Health Care Access & Coverage
In Their Own Words
Another Threat to Abortion Privacy? Health Websites Tracking and Sharing Your Data
Researchers Sound the Alarm
The following excerpt is from an op-ed that first appeared in The Los Angeles Times on December 29, 2022.
In the privacy of her home, a woman searches for the nearest abortion clinic. She read a news article about Google deleting abortion search data, so she uses Google to find a clinic just over the border from her state, which recently banned the procedure.
When she visits the clinic webpage, however, Google and Facebook — plus a dozen other companies — record her activity thanks to third-party tracking code embedded on the clinic’s webpage. They know that she clicked on the page to find the clinic’s address, and that she read information on how to prepare for an abortion at that clinic.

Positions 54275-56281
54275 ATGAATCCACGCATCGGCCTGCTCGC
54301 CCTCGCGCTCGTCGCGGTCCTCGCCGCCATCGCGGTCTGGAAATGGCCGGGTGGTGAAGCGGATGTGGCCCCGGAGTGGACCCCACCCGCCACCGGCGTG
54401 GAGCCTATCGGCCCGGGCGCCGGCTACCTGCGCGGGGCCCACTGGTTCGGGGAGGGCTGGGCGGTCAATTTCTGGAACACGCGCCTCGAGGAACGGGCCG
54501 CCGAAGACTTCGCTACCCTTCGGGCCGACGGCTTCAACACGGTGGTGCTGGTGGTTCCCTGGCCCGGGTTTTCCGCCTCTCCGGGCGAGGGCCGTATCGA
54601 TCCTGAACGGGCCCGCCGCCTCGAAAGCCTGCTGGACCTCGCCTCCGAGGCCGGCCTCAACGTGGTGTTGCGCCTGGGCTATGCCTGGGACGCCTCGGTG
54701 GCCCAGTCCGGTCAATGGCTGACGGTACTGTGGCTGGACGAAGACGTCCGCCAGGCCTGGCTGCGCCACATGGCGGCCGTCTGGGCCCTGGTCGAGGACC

Our research team at the University of Pennsylvania’s School of Medicine and Carnegie Mellon’s CyLab found that 99% of abortion clinic webpages surveyed have at least one third-party tracker on their site. The situation is usually worse: The average clinic webpage transfers data to nine different companies. Across all abortion clinics in the U.S., we found that trackers sent data to 66 different companies, from tech behemoths to businesses with little or no consumer-facing presence.
The tracked information can be sold and resold with virtually no limit on how it can be used. Companies can send a woman targeted ads based on her likely having obtained an abortion. Prosecutors in her state can use that data to provide evidence that she did.
Even private citizens can purchase lists of people who visited abortion clinic webpages, then use those names to initiate lawsuits against providers and patients under laws such as Texas’ Senate Bill 8. It may seem shocking that an abortion clinic would transfer visitors’ browsing data to for-profit companies. But the practice is a symptom of an online health privacy crisis that’s been years in the making.
Read the entire op-ed, here.
Matthew McCoy, PhD
Assistant Professor, Medical Ethics and Health Policy, Perelman School of Medicine
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